For years, HR leaders and professionals have been laser-focused on measuring and improving employee engagement. In fact, Josh Bersin noted in a Forbes editorial that the roots of engagement surveys go all the way back to the late 1800s when Fredrick Taylor studied how people’s attitudes impacted their productivity in the steel industry.
And we’ve been focused on engagement for good reason—it’s linked to lower turnover, fewer safety incidents, and lower absenteeism. But are we so focused on what we can get from employees, that we lose sight of what we should give employees when it comes to their experience at work?
This idea is explored a bit further in Deloitte’s Global Human Capital Trends for 2016, which reads that:
Design thinking casts HR in a new role. It transforms HR from a ‘process developer’ to an ‘experience architect.’ It empowers HR to reimagine every aspect of work: the physical environment; how people meet and interact; how managers spend their time; and how companies select, train, engage, and evaluate people. One CHRO calls herself the ‘chief employee experience officer,’ which effectively summarizes this powerful new mandate.
Design thinking is a fascinating idea. Do you think of yourself as a process developer or experience architect? I would guess that some companies are ahead of others in this regard, depending on their organizational culture.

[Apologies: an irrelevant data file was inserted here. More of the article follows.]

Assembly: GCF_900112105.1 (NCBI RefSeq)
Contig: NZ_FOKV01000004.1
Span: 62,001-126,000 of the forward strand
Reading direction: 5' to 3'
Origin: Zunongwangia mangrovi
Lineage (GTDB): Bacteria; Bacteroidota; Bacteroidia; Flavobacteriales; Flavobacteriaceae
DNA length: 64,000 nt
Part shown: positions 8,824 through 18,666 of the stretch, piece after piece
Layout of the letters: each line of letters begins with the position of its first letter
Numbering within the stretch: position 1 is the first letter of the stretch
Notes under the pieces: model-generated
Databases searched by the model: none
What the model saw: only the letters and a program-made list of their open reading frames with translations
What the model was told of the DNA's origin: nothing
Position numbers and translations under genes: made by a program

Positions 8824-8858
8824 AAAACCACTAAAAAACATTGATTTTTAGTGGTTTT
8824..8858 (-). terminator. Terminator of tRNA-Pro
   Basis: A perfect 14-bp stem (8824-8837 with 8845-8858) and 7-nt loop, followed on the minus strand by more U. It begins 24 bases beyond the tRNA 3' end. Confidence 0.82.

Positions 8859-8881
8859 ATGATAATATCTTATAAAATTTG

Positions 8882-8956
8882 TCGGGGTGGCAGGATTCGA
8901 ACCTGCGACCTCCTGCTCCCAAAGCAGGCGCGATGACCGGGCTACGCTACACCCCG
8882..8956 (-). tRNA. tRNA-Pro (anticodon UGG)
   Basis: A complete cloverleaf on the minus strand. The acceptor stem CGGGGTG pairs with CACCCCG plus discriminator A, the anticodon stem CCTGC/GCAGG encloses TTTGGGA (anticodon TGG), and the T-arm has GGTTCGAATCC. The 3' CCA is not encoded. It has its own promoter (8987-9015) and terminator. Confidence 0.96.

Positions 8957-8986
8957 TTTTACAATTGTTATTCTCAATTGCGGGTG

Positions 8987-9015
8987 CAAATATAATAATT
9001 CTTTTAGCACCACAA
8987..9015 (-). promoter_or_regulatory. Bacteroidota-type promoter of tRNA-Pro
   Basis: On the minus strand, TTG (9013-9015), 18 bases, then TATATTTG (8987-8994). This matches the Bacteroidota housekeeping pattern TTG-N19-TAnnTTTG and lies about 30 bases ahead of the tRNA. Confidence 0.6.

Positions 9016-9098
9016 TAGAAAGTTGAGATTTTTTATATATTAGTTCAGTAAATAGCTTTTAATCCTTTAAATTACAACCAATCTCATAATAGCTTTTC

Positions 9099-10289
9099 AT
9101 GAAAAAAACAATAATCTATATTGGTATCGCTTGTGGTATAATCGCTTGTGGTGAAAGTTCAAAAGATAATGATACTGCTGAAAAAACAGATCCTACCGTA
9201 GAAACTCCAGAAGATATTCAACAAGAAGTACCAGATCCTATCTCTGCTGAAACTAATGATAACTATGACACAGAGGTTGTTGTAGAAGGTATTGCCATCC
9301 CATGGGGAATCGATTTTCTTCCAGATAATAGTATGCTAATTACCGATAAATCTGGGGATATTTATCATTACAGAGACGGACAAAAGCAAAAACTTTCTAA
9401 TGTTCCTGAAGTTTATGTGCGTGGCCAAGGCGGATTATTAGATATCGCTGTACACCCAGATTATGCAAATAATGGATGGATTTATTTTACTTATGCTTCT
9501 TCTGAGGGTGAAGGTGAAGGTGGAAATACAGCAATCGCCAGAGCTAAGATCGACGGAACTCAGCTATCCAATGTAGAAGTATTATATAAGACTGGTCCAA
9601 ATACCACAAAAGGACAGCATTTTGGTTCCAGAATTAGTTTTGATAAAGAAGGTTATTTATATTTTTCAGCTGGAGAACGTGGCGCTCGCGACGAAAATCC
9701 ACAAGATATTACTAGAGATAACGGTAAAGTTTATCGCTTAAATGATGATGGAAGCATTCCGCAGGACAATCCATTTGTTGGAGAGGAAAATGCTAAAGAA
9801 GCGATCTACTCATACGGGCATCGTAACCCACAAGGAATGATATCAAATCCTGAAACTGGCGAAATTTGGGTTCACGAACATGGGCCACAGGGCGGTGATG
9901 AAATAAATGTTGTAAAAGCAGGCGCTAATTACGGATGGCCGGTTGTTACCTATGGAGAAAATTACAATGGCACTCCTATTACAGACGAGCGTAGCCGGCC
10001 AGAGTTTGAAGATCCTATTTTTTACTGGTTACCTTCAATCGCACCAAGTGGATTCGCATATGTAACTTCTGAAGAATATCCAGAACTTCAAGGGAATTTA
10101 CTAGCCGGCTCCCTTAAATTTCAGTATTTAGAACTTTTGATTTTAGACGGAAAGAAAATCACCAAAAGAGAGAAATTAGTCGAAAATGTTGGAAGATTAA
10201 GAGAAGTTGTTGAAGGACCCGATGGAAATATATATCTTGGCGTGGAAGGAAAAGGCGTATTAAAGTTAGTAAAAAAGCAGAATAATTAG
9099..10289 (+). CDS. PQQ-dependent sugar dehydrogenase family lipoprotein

But employee experience is an idea that’s really coming to the forefront, as evidenced in the new Employee Experience Index from the Globoforce’s WorkHuman Research Institute and IBM Smarter Workforce Institute, which shows that, “employees who experience a sense of belonging, purpose, achievement, happiness and vigor are more likely to perform at higher levels and contribute ‘above and beyond’ expectations. They are also less likely to quit.” So the index not only gives companies a way to measure experience, but it also shows the business impact of crafting a more positive experience.
One aspect of the report that may be particularly interesting for people focused on engagement is the chart below.
The data shows that you can have an employee who is highly engaged in their work, but if his or her experience is negative, they can become frustrated. Likewise, you can have an employee with a really positive work experience who is less engaged in their job, and thus, apathetic. The report explains that, “employee experience and engagement go hand in hand to reflect employees’ states at work.”
If you want to learn more about the findings from the report, and which practices create a more positive experience, we invite you to join us for a webinar tomorrow, Nov. 3rd at 11 a.m. ET.
Derek Irvine from Globoforce and Jay Dorio from IBM will share actionable insights from the study. You’ll learn:
- The role leaders and managers play in creating a positive employee experience
- How to nearly double discretionary effort and drastically reduce intent to leave
- Why feedback and recognition is critical to creating moments of meaning and growth
Hope you can join us!
The HR Metric You’re Not Measuring (But Should Be) @IBMSmtWorkforce #workhuman
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